August 7, 2012

Tutorial: Learn to Create an Architectural Section Render in Photoshop

Cardiff Bay School Section - David Schnabel

Learning to render in Photoshop starts with Photoshop basics and once you understand them, you can start to learn how to render architectural drawings. It is also important to learn how to use AutoCAD, Revit, Sketchup or other programs that allow you to create architecture drawings to scale. You can also sketch/draft a section and scan into the computer. Once you have a plan, section, perspective or other drawing you can start to render them in Photoshop. In CAD and Revit you can print a pdf to scale, then import it into Photoshop to keep the scale accurate. Double check to make sure it looks to scale when you import it to be sure. I have yet to figure out how to get Sketchup to export to scale. Scale isn't always that important so use your judgement when you start thinking about how you want to do a drawing. The work flow, steps and videos below outlines the the steps to create an architectural section render in Photoshop.

Architectural Section Work Flow

1. Import architectural drawing / sketch
2. Darken Section cut
3. Color materials / Building envelope
4. Color ground (with or without gradient)
5. Add general shading
6. Add direct shading to highlight architectural feature
7. Add Landscaping
8. Add people, furniture, vehicles, etc
9. Add sky (either color, gradient or picture)

The easiest way to learn about how to render is to watch a friend, take a class or watch tutorials. YouTube is teaming with them however there is so much too it so where to start? Understanding the workflow is first step. This post is a compilation of videos and links that I found helping you learn how to render section drawings without wasting time searching online. The following video visually outlines rendering workflow (little different then my workflow, but you get the idea).

1. Section Drawings

You can use many types of drawings in order to do a render, from a simple sketch to a 3D Sketchup section perspective. It is important to realize what you are designing for. Quick design iterations, a quick sketch would suffice, for a final review or presentation, a hard-lined drawing would be best. Drawings to scale help with understanding the scale of a project, yet would probably not matter. Keeping it to scale bods well with teachers, yet don't worry about a scale in your portfolio, just keep things to the same proportions to aid with clarity.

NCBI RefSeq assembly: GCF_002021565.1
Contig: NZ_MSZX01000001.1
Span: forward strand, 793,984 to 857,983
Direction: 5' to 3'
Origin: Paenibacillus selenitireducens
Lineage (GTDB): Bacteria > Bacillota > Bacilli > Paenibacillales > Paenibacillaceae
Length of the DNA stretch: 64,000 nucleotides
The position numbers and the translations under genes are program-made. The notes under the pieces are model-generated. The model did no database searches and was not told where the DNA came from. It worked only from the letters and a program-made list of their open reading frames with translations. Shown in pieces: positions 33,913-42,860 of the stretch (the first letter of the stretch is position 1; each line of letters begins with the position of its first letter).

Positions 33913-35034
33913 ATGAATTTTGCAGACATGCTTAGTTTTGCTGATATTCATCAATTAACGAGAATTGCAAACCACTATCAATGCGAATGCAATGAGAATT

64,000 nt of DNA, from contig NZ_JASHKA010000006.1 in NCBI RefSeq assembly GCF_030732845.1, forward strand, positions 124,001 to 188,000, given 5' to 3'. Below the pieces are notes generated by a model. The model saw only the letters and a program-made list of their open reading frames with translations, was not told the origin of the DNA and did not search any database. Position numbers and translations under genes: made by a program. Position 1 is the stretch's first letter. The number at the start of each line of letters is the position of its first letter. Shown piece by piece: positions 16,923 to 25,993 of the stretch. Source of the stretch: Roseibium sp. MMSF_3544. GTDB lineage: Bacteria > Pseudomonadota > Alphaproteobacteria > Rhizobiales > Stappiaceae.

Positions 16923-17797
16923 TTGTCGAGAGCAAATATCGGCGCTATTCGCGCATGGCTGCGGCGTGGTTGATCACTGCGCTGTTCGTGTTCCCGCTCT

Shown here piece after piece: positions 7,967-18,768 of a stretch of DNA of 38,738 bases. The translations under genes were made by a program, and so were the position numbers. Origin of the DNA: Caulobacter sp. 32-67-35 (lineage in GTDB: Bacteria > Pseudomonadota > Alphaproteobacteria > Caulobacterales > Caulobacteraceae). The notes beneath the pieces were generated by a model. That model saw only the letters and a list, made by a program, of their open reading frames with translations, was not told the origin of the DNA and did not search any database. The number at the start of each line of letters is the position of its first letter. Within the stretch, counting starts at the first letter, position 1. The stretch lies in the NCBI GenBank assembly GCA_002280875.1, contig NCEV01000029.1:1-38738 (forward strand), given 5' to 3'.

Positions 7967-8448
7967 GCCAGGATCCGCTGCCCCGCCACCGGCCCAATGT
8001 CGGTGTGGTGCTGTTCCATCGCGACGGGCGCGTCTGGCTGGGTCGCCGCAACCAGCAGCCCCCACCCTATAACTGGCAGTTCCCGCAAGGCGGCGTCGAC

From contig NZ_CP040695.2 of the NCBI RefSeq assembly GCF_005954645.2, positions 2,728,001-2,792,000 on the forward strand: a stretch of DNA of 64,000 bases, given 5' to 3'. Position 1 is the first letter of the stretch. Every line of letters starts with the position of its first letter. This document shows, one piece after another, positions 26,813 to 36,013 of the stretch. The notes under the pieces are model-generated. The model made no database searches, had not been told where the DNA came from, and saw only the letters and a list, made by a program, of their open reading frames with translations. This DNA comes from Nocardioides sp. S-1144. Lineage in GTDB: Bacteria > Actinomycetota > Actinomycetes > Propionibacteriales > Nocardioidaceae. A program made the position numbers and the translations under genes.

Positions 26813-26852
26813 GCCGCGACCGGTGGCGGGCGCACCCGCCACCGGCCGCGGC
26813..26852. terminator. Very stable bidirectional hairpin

When drawing the section, keep in mind the way you draw things. For example, removing lines in CAD can be way simpler and less time consuming then when it comes to coloring the wall. Keep in mind what lines are important and keep unwanted lines out of the drawing. Also, keep in mind that when rendering, you can always reload a new version of the hard-lined drawing, assuming you don't change the view. For help importing, see Importing a PDF into Photoshop.

Sketchup is a bit more difficult to get into scale. Personally, I put an extra line away from the section so when I put it into Photoshop, I can re-size it so it is roughly to a scale. There is probably a way to print to scale by printing to pdf, yet I am unable to print to pdf with my computer. There are ways, so I suggest Googling it and figure out how you can do it with the software you have on your computer. The following video outlines not only how to create a section and export it in the beginning, but also how to colorize and shade the whole picture to create a section perspective rendering, minimizing detail and highlighting the building envelope.

2. Darken Section Cut

Section cuts are generally black, outlining things cut by your section. It is easier to create a cad section without lines so you can use your magic wand in Photoshop and quickly select it and paint it black or your color of choice. I have seen many sections with red or orange cut lines instead of black. Other ways to highlight your section cut in Photoshop is to use the square selection marque, or the polygonal lasso tool command works well too. You can also use all of those tools together, just be sure to hold the Shift button to add to your selection and the CTRL Button to subtract from your selection.

Perspective Section by CAB Architects - src

3. Color Materials / Building Envelope

When adding color it is always advisable to add subtle colors unless your idea dictates otherwise. Outlining differences in materiality, such as wood, metal or concrete is important. Keep them subtle though, using opacity or by carefully selecting your colors. If you render everything perfectly, in class you can get even more comments about how it is 'too finished' if you can imagine. Its happened to me quite a few times. Think 'suggestion' rather than 'this is the way it will be.'

If your goal is to provide an interior elevation within your section you can add textures to the walls, furniture and people. The following video outlines how to add textures into the walls and windows providing depth to your render. Keep in mind this can be time consuming so I suggest you figure out how much time you want to spend before you commit to textures. The best place I have found to find textures for Photoshop is Free to join and they have plenty of free textures and pictures to use in your renderings.